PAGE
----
Eva Brinkman & Cas Smithuijsen emphasize the desirability of clearly situating cultural/arts policy in the context of social policy objectives. Their research in the Netherlands indicates that social cohesion policies must be people, not arts, directed, and that the key to fostering social cohesion through culture is to increase popular participation in so-called community arts. Reflecting on the situation in Bulgaria (and the Balkans more generally), Varbanova & Dimitrova point to linkages between social cohesion concerns and the need to rebuild community self-confidence, and suggest that cultural-oriented initiatives have a role to play here.

Cities as a locus for cultural diversity and civic engagement

The papers situate discussions of culture and social cohesion in a dynamic, multidimensional, and rapidly shifting contemporary context characterized by two key factors - the increasingly inescapable multiculturality of societies, and the growing importance of cities as crucibles of experimentation, action, and social evolution. These subjects emerged as recurrent themes in discussions during the round table and reappear in the papers in this collection.

The multiculturality of societies: "Managing" diversity versus managing in diversity

In discussions of social cohesion and its multidimensional character, the links between social cohesion and cultural diversity have come to the fore (Jenson). An important focus of the social cohesion debate is on societal diversity as a factor affecting social cohesion, with both a positive and negative potential. In this context, one senses that references to policies of "managing" diversity are undesirable and inappropriate. Managing in diverse societies is the new paradigm. A cohesive society is defined as one in which "accommodation of socioeconomic conflicts is well managed . . . social cohesion is fostered by careful and sensitive management of mobilized differences (or cleavages) of all sorts - cultural, linguistic, and economic" (Jenson, p. 149). When diversity is identified as an important factor, cultural policy is often the key tool available, both for counteracting negative effects and achieving positive ones.

Given the prominence of cultural diversity in discussions about social cohesion, Canada's multiculturalism policies and practices quickly become key components in sketching out the linkages between social cohesion, culture, and cultural policy. Frances Henry's article points out the difficulties and limitations inherent in the "Canadian model." She suggests that the Canadian Multiculturalism Act is a primarily symbolic measure that has failed to control racism against ethno-racial minorities, and argues that a stronger "radical" or "critical" multiculturalism is required before Canada can become an exemplar for other nations. The current multiculturalism policy focuses on limiting diversity to symbolic rather than political or transformative kinds of change, and emphasizes culture at the expense of structure. It is focused on providing opportunities "to engage in activities that deal with ethnicity and culture rather than dismantling barriers to equal opportunity in employment, housing, and the institutional structures of Canadian society" (p. 237).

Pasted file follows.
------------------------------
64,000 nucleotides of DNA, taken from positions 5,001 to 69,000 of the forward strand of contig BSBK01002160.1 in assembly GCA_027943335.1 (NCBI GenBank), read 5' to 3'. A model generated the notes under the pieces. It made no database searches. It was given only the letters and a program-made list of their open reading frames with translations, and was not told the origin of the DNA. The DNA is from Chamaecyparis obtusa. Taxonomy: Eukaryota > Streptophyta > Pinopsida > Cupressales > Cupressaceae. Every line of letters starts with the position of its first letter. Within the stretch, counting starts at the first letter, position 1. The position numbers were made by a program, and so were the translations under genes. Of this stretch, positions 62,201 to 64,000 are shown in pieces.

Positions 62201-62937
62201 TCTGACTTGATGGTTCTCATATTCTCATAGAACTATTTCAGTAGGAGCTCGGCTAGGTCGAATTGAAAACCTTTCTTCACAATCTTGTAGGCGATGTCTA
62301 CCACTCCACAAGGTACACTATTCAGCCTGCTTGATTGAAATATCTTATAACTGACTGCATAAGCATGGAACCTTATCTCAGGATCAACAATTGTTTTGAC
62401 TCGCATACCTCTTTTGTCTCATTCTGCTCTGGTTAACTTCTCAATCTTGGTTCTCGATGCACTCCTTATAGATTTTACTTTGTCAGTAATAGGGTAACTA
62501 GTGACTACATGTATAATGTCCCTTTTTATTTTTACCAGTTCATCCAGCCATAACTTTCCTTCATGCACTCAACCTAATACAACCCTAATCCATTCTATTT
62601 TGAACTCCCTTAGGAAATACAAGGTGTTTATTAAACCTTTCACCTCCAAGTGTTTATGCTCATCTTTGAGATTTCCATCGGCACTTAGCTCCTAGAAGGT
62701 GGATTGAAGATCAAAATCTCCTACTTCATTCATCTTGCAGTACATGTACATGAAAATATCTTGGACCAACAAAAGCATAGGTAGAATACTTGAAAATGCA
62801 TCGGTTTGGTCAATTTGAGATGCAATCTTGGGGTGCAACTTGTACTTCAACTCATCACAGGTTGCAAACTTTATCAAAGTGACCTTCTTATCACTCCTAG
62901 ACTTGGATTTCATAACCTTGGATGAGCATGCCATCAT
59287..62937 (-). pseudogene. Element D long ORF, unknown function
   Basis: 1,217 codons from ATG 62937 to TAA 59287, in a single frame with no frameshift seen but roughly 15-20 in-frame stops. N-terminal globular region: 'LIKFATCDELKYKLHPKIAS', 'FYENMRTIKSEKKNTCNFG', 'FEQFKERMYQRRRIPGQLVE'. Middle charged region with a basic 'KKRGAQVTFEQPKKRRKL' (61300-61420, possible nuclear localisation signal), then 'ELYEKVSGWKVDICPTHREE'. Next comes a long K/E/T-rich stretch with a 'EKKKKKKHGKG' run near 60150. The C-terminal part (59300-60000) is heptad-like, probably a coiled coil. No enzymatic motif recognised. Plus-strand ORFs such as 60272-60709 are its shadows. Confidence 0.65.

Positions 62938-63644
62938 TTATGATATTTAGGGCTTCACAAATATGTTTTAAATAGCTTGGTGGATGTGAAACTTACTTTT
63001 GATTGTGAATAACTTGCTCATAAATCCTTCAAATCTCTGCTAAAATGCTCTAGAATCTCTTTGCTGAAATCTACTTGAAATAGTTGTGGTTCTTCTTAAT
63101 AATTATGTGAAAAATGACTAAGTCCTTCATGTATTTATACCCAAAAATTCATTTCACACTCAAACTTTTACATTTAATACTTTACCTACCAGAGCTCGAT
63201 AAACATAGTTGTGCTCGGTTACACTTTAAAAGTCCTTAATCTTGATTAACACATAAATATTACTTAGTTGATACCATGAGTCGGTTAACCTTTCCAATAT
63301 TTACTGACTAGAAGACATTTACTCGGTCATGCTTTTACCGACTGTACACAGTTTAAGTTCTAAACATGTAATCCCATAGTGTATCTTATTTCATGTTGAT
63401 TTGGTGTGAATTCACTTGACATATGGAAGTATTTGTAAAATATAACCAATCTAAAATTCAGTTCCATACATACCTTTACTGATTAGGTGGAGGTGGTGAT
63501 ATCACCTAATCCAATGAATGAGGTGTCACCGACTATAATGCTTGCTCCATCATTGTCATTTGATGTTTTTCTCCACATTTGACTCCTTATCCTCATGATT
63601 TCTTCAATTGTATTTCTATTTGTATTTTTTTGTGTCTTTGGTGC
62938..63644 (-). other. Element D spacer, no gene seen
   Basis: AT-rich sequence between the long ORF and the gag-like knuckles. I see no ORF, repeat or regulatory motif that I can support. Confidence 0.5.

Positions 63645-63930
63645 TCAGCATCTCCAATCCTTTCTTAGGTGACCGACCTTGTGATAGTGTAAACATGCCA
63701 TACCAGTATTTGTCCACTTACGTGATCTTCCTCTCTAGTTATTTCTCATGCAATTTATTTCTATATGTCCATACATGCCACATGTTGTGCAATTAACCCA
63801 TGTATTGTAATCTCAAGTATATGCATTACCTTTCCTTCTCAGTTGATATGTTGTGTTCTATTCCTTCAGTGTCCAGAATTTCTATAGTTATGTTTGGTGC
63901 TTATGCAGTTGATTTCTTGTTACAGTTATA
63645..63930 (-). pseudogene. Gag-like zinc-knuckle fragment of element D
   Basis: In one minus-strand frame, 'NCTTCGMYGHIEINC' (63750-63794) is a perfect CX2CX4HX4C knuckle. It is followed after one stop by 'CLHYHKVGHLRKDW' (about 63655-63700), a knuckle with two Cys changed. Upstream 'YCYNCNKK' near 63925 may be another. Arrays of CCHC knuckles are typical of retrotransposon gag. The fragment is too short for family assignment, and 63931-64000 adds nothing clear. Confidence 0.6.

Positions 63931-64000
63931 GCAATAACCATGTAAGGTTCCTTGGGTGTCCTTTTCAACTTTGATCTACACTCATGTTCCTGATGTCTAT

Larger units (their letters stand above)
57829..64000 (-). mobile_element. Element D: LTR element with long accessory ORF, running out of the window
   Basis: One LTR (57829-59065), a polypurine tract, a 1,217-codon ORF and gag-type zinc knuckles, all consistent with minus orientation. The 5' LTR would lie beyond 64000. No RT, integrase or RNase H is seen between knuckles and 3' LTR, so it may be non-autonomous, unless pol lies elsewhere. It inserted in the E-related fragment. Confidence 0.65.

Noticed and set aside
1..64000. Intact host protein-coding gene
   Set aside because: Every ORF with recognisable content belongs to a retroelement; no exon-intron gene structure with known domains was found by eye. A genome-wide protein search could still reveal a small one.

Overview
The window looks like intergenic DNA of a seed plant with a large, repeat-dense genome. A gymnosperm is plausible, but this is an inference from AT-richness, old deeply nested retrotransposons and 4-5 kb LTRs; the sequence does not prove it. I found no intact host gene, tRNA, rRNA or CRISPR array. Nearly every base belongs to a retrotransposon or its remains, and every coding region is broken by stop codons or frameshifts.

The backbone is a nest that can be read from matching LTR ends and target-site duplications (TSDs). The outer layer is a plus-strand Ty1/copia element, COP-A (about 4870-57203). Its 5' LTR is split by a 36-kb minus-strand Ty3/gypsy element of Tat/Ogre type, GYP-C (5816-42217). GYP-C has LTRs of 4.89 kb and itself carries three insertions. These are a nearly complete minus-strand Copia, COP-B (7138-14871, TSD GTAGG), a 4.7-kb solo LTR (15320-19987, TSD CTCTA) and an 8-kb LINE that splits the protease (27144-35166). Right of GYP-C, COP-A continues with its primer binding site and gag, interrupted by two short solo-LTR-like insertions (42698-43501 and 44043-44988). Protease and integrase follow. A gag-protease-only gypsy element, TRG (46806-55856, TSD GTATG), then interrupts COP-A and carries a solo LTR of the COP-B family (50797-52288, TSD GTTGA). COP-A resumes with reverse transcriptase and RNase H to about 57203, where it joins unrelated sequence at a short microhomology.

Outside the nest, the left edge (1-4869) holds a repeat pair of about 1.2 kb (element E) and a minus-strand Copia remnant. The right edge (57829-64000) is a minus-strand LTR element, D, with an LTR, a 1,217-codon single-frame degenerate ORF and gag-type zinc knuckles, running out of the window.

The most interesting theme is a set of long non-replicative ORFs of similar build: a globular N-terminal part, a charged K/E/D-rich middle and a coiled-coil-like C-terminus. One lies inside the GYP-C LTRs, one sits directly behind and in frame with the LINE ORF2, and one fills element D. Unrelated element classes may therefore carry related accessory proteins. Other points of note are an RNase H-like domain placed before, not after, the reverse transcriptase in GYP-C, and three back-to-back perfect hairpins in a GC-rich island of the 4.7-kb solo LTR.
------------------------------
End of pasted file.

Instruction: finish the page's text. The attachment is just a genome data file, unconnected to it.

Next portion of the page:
Cities as crucibles and loci of experimentation and action

Issues of cultural diversity, emerging and hybrid art forms and identities, and social cohesion play out most prominently in urban spaces. Cities have always played a key role in the emergence of new ideas and social arrangements, and continue to be the fundamental economic unit of calculation (Mercer). Large cities are increasingly becoming strategic sites for global flows of capital, information, images, and people (Hannigan). John Hannigan describes the contemporary metropolis as "the locus of the dense human relationships out of which culture flows" and "a petri dish" in which new claims form, materialize, and assume concrete forms (p. 284). Cartographers of the information age point out that the nodes of the Internet are not mapped by country, but by individual cities, urban blocks, and buildings. Action occurs locally, contextualized and grounded by constituted communities, both local and distributed. The impacts of this action may, however, have international effects.

At the same time, the active cultural and social development roles played by local governments must also be recognized. As mentioned earlier, it is at the local level where the links between social and cultural development intuitively coalesce (de la Durantaye) and where some of the most innovative experiments in alternative policy and planning systems are taking place (Baeker).

To improve our understanding of contemporary cultures and their linkages with social capital, issues related to connectedness and social cohesiveness must be examined at the local level, at the level of cities, of neighbourhoods, of individuals. Of course, this latter need also highlights, as John Foote points out, that our current ability to understand the individual consumer/participant in cultural experiences is woefully inadequate and must be addressed in a multifaceted way.

Civil society organizations: The third sector

Another underlying and recurrent theme is the key role played by third sector/civil society organizations in issues and actions related to culture and social cohesion. Despite all the nurturing actions of governments, Pierre Mayol notes, cultural works, experiences, and creations are ultimately dependent on the involvement of motivated, dedicated, and competent individuals who are part of civil society. Ensuring the ability for citizens to take an active role in the cultural and social growth of their communities is an important function of the state (Mayol). The connection between cultural policies and civil society is an important one.